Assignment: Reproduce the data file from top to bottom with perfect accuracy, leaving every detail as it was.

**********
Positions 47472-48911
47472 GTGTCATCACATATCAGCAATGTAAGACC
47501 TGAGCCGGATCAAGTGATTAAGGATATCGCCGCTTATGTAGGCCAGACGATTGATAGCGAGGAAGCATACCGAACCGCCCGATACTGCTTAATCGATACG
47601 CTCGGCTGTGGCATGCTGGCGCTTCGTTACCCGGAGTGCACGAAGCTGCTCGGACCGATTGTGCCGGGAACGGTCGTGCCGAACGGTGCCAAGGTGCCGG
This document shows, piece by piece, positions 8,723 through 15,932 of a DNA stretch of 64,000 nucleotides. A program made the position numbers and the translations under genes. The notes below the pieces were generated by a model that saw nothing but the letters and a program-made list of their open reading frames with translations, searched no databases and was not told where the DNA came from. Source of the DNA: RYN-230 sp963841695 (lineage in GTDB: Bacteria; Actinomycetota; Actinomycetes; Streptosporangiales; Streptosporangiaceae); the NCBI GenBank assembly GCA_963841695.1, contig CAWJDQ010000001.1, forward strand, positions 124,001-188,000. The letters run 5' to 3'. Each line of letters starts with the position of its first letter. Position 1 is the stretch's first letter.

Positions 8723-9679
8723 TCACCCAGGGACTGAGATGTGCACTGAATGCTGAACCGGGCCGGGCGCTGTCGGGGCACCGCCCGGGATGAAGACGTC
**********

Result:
Positions 47472-48911
47472 GTGTCATCACATATCAGCAATGTAAGACC
47501 TGAGCCGGATCAAGTGATTAAGGATATCGCCGCTTATGTAGGCCAGACGATTGATAGCGAGGAAGCATACCGAACCGCCCGATACTGCTTAATCGATACG
47601 CTCGGCTGTGGCATGCTGGCGCTTCGTTACCCGGAGTGCACGAAGCTGCTCGGACCGATTGTGCCGGGAACGGTCGTGCCGAACGGTGCCAAGGTGCCGG
This document shows, piece by piece, positions 8,723 through 15,932 of a DNA stretch of 64,000 nucleotides. A program made the position numbers and the translations under genes. The notes below the pieces were generated by a model that saw nothing but the letters and a program-made list of their open reading frames with translations, searched no databases and was not told where the DNA came from. Source of the DNA: RYN-230 sp963841695 (lineage in GTDB: Bacteria; Actinomycetota; Actinomycetes; Streptosporangiales; Streptosporangiaceae); the NCBI GenBank assembly GCA_963841695.1, contig CAWJDQ010000001.1, forward strand, positions 124,001-188,000. The letters run 5' to 3'. Each line of letters starts with the position of its first letter. Position 1 is the stretch's first letter.

Positions 8723-9679
8723 TCACCCAGGGACTGAGATGTGCACTGAATGCTGAACCGGGCCGGGCGCTGTCGGGGCACCGCCCGGGATGAAGACGTC